Vorticella is a unicellular ciliated aquatic protist. Newly budded cells are free swimming, but in older organisms, the long stalk is usually attached to some sort of substrate such a plant detritus, rocks, or even animals such as crustaceans. During most of the life cycle, the cilia are localized to the “mouth” of the cell (peristome). These cilia sweep bacteria into the peristome where they are ingested by phagocytosis. The stalk of cell has several layers, including a contractile structure called a spasmoneme or myoneme (the thin, helical structure seen within the stalk in some photos). The spasmoneme allows the stalk to contract in a coiling pattern. This contraction happens so quickly that Vorticella is considered the fastest moving organism known. Contraction and the much slower relaxation of the stalk occurs in response to environmental disturbances and may be used in feeding as well. The bell-shaped “head” of the cell contains most of the organelles, including two nuclei (an S- or C-shaped macronucleus and a round micronucleus) and a contractile vacuole that prevents osmosis from destroying the cell. Vorticella can reproduce both sexually and asexually. They may be found individually or in large groups. Identification of species based on morphology is difficult at best, and unambiguous identification typically requires DNA sequence analysis (specifically, the sequence small subunit ribosomal RNA genes).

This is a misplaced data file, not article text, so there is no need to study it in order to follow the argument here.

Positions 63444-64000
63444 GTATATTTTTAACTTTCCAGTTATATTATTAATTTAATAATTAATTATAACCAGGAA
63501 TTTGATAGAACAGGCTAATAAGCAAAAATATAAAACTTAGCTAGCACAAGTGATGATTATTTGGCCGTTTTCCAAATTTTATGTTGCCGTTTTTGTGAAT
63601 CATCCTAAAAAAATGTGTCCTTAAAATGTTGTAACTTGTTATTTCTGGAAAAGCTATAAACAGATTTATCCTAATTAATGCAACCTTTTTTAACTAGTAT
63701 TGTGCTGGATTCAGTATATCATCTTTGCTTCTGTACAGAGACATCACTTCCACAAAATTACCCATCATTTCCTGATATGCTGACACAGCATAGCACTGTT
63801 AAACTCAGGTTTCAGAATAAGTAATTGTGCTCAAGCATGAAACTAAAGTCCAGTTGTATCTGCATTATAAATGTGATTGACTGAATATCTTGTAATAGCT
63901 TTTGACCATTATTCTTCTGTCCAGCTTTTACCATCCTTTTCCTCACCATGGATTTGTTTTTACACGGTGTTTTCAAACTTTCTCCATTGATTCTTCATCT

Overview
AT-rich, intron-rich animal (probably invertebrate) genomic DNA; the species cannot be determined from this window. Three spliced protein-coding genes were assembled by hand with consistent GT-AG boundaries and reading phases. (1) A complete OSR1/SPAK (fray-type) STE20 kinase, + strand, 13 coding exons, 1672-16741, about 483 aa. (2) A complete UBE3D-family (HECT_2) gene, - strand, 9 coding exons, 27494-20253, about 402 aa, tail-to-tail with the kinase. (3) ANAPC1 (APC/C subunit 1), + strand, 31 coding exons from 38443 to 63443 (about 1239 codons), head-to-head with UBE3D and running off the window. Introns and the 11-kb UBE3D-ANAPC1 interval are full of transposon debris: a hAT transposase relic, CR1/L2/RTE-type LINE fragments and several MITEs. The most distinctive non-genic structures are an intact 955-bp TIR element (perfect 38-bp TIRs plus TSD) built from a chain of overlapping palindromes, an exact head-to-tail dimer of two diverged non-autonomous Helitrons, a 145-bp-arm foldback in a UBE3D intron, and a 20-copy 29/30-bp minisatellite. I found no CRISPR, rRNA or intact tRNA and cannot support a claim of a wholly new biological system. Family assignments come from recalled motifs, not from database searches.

Vorticella is strictly aquatic, typically found in freshwater environments. This specimen was collected from a small vernal pool.
The components and mechanism of spasmoneme movement involves calcium-binding proteins, including centrin (a component of basal bodies and involved in the movement of flagella and cilia) and spasmin. The spasmoneme is being studied in the context of nanotechnology applications. The video clip shows that, in addition to the movement of cilia, shape changes is the peristome occur during feeding. You can also get an idea of the speed of contraction as the organism periodically disappears from view. Another video of the whole organism can be seen here: https://vimeo.com/66332939. You can see the whole organism contracting, and what happens when a big rotifer runs into it.
Lat: 37.40, Long: -77.70
Spotted on May 16, 2013
Submitted on May 17, 2013